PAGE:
John Atkinson of Trails End Farm loads small square bales of bromegrass hay he markets to horse owners near his Kingdom City, MO, farm.
Hay prices in John Atkinson’s marketing area have risen by nearly 75% since last April, when he sent out an annual customer newsletter announcing what he’d charge for his product in 2012. Even so, Atkinson has no plans to make price adjustments.
“I always set my prices at the start of the year based on what my input costs are,” says Atkinson, who grows bromegrass hay on 75 acres near Kingdom City, MO. He markets most of the hay in small square bales to horse owners within 50 miles of his farm. “What I didn’t know at the start of this year was that my production would only be about 70% of normal due to all the dry weather.”
Atkinson’s marketing philosophy centers on retaining good customers. In a typical year, repeats make up around 80% of his business, he figures. “My goal is to build a clientele that trusts me and feels like they’re being treated fairly. If I were to raise my prices unexpectedly to reflect current market conditions, it could easily destroy the confidence that it took me five years to build up with those customers. You have to think long-term in this kind of business.”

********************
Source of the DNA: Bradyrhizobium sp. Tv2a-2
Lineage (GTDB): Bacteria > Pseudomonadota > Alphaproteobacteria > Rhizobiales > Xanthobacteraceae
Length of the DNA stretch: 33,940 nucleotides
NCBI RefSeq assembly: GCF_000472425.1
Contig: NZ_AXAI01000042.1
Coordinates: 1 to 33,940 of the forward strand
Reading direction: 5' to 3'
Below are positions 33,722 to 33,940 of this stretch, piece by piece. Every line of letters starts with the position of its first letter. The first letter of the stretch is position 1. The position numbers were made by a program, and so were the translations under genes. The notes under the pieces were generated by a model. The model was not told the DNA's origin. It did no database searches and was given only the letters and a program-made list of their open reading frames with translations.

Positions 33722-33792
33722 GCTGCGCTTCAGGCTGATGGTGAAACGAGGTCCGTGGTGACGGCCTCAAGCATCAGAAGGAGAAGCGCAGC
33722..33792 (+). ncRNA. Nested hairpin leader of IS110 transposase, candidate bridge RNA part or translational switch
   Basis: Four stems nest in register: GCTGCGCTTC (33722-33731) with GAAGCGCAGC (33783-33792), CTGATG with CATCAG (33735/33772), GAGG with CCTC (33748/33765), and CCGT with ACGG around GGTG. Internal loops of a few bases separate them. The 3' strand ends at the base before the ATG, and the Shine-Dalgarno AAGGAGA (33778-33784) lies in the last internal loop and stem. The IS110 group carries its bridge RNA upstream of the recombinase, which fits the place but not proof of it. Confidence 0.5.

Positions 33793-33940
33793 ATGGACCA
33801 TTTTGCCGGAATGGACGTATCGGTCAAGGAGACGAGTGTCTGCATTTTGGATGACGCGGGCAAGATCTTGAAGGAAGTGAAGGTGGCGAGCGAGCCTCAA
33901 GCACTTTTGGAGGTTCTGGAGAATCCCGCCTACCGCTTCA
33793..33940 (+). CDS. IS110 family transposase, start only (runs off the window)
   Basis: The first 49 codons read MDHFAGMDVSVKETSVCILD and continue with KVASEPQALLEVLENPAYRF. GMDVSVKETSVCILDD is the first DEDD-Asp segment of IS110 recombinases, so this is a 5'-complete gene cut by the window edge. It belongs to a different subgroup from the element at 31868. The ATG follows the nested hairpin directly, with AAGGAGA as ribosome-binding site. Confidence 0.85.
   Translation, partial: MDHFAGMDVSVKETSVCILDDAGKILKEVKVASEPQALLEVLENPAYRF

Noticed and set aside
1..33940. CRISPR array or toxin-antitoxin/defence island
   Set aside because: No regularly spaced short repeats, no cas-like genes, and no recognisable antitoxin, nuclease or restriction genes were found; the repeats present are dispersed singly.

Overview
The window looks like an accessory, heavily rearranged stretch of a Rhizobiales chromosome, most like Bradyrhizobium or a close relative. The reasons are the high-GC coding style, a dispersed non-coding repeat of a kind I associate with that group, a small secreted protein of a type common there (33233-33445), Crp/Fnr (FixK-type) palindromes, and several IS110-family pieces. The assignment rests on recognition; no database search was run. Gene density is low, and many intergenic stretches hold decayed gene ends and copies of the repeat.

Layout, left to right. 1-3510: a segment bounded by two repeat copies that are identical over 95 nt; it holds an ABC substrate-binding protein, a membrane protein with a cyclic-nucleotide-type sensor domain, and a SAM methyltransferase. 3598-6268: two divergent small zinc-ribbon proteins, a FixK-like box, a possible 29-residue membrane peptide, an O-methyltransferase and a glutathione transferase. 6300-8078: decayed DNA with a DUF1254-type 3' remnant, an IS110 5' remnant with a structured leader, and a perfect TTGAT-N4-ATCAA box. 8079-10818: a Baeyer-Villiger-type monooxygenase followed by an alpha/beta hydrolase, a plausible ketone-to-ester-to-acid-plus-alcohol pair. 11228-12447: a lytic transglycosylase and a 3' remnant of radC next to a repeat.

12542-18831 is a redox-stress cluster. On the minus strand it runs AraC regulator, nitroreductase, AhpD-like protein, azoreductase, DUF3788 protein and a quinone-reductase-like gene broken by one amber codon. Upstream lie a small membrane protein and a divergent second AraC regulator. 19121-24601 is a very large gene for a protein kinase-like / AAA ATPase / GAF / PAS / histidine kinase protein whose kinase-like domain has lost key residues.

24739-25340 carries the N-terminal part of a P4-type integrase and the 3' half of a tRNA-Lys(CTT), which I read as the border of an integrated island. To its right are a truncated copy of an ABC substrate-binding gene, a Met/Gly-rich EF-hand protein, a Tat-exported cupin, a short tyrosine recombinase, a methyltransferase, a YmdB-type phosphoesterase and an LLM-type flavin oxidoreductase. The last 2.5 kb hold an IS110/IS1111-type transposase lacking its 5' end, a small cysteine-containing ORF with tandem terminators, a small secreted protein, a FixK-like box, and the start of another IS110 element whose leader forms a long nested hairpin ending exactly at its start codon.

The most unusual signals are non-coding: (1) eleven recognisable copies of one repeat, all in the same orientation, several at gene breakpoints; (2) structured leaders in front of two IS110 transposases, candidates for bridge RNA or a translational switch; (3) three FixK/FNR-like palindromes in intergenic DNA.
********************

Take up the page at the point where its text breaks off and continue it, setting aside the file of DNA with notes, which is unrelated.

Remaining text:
Hay supplies in the state are light while demand is good and prices are steady, according to the Sept. 21 report from the Missouri Department of Agriculture-USDA Market News in Jefferson City. With recent rains, some livestock producers have been able to cut back or stop feeding for the time being (see specialists’ recommendations on saving grass pasture in another article in this issue, “Feed Hay In Fall, Stockpile Grass For Winter”). However, many producers are struggling to find hay supplies for the coming winter feeding season.
“Hay movement has been very heavy over the last couple of weeks with hay coming from both the north and south,” reads the market report. “It is nearly impossible to spend more than a few minutes driving down any major highway without meeting a load or two of hay.”
Good-quality, mixed-grass hay in Missouri has been selling for $100-190/ton in recent weeks. Premium alfalfa hay, with 170-185 RFV, has been fetching $175-275/ton, while CRP hay has been bringing $60-80/ton.
To contact Atkinson, call 573-592-7239 or email firstname.lastname@example.org.